Salman Khan: Douchebag or Alpha?

So law has finally caught up with the muscular he-man of the Hindi film industry of the last two decades.

As is usual in Bollywood, he used his connections to get an entry into cinema.  His father is the famous screenwriter Salim Khan, and Helen Richardson (the item girl of early Indian cinema) is his stepmother.  He was “recommended” to Sooraj Barjatya for the role in Maine Pyar Kiya by one Shabina Dutt/Khan whose brother is Afzal Khan.  Family connections?  Quite likely.

Despite being 49 years old, he has remained single so far.  Known to take steroids and drugs, he has dated some of the most well-known actresses, Aishwarya Rai and Katrina Kaif being the most prominent of them.

He is also notorious for being involved in various brawls and criminal incidents, including:

  1. The 2002 hit-and-run case for which he has recently been convicted and sentenced to five years in jail.
  2. Threatening and harassing his ex-girlfriend Rai.
  3. Illegal hunting of black bucks, an endangered species.  For this also he was convicted and sentenced to five years in jail, but he has so far been able to avoid the sentencing through pending appeals and other tactics.

Is Bhai, as he is better known to his fans, a douchebag or a genuine alpha male?

021009093549Salman-Khan-and-his-dog-100209-BP-03

Purushatma defines an alpha male as a natural leader of men.  He has the traits and personality of a strong, dominant man, and excels in one or more fields.  Due to an alpha’s qualities and persona, he is usually very attractive to females, and other males look up to him as a role model and a leader.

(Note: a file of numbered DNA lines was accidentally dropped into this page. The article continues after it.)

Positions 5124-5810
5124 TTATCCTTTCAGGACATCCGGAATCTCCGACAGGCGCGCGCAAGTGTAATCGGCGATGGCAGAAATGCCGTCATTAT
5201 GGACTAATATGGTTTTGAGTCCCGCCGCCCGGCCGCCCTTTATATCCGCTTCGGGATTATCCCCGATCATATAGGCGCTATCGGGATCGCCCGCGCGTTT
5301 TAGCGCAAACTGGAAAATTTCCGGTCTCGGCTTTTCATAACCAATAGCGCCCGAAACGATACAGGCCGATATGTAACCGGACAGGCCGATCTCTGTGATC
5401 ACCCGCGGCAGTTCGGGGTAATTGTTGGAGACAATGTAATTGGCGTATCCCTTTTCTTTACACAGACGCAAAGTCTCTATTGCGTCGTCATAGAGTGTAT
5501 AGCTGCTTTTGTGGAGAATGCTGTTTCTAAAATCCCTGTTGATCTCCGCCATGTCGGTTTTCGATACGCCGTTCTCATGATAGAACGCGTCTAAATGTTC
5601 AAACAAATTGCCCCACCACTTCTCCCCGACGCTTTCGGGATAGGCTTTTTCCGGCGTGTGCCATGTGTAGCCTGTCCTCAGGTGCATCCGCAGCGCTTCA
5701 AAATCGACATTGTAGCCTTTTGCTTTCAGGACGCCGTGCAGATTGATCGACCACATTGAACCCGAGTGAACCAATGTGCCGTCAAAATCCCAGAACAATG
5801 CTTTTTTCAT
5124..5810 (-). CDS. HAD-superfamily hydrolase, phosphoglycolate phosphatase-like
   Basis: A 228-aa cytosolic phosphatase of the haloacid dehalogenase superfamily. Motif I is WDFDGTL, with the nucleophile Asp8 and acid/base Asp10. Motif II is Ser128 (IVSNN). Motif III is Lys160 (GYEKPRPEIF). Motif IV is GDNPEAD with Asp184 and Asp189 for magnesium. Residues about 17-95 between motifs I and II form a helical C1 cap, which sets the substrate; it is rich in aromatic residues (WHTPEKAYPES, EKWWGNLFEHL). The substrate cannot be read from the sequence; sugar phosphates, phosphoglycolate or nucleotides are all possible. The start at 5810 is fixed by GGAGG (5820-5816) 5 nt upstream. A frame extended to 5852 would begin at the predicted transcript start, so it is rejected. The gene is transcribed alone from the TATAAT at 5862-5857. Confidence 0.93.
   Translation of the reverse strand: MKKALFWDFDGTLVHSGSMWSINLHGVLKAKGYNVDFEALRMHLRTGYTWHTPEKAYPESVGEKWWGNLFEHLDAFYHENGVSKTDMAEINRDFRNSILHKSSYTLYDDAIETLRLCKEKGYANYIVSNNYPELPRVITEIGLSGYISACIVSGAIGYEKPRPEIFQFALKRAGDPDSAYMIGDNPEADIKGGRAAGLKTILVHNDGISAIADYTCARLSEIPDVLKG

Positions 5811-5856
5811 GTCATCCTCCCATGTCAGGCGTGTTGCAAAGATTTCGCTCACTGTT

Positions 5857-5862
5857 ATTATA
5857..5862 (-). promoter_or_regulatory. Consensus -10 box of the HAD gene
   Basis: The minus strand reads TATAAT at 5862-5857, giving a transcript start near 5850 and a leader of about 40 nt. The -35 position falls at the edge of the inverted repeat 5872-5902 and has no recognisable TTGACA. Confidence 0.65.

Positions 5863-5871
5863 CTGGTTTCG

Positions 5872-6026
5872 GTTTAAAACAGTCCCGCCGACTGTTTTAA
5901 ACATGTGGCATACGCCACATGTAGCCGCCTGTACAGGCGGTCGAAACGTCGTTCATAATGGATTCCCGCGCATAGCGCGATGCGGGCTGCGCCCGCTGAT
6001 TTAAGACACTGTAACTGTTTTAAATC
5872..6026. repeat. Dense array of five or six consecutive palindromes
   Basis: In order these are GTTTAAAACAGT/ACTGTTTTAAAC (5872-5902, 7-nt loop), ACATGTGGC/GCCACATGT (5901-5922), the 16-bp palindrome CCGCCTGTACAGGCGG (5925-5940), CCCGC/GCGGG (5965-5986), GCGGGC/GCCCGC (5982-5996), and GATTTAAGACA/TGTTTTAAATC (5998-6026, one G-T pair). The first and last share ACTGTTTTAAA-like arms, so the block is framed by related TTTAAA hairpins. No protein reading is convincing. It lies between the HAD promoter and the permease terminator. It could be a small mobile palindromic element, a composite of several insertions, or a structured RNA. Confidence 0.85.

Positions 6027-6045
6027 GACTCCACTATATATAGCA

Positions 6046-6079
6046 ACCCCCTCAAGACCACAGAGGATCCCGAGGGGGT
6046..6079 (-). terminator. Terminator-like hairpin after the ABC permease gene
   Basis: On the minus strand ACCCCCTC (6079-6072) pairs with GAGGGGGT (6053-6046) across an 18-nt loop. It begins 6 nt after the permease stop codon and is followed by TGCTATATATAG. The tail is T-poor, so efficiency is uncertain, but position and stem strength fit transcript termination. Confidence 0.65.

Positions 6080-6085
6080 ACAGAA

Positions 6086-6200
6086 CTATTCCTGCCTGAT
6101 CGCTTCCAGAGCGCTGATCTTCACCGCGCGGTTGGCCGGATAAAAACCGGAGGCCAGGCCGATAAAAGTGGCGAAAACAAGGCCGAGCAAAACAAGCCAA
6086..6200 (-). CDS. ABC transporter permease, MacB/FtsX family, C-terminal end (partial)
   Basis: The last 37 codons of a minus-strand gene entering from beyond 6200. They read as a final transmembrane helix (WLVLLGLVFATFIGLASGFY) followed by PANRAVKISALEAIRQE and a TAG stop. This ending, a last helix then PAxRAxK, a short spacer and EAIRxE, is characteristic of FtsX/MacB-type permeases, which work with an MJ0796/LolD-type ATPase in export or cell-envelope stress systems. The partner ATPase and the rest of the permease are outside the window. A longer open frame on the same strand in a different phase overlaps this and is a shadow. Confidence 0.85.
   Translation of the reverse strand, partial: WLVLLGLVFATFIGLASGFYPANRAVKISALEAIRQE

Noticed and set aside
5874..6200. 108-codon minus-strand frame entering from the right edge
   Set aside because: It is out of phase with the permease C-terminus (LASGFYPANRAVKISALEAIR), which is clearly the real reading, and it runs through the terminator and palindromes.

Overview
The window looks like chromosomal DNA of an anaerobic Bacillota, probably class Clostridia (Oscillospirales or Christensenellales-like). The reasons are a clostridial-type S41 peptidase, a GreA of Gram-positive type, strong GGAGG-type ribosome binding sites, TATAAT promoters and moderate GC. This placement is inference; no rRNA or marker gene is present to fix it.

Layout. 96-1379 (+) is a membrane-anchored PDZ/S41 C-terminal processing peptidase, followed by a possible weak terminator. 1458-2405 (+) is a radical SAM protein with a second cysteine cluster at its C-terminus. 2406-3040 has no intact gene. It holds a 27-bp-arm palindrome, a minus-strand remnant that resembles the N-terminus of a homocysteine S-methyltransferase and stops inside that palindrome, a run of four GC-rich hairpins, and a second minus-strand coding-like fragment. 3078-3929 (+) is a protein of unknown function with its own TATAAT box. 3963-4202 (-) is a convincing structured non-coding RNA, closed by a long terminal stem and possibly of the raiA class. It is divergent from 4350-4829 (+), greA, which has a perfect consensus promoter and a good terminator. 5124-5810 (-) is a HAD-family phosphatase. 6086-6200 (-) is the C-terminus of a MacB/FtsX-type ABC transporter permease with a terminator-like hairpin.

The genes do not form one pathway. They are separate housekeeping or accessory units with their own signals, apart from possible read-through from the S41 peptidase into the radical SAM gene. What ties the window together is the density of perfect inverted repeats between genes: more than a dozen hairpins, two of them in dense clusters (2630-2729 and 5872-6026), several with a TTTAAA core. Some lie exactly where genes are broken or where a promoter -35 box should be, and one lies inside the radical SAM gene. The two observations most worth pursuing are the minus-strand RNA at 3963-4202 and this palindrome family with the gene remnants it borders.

However, in Salman Khan’s case, his fame as a (mediocre) brawny actor is responsible for his public adulation.  There are no qualities in him which are worth emulating.  He takes drugs for body-building, is a bad actor who in recent films tries to cover his puffed, drug-addled red eyes with sunglasses, and his baldness with fake hair, and despite being single and famous, suffered from oneitis for his girlfriend who later left him to date and marry other men.

Not every rich, famous cad is an alpha.  These days, celebrities are worshiped by blind sheeple.  But that does not make them admirable.  They have branding teams and PR professionals working for them, and they are famous because they are famous.

Not only is Salman Khan not a role model, he is spoilt, entitled, dumb and nothing more than a parasite on society who makes money from people dumb enough to watch his stupid movies.

None of his roles or films have won any kind of nomination, what to talk of an award, in a film festival.  All his awards have been either by film magazines or by dubious industry associations.  Unlike Arnold Schwarzenegger, who has inspired generations of young men to go to the gym and lift, and who his sheer grit and hard work became one of the most famous men alive, Salman Khan has inspired nobody to become a better man.

Manu Joseph, an erudite Indian journalist, reminiscences thus about his interactions with this spoilt brat: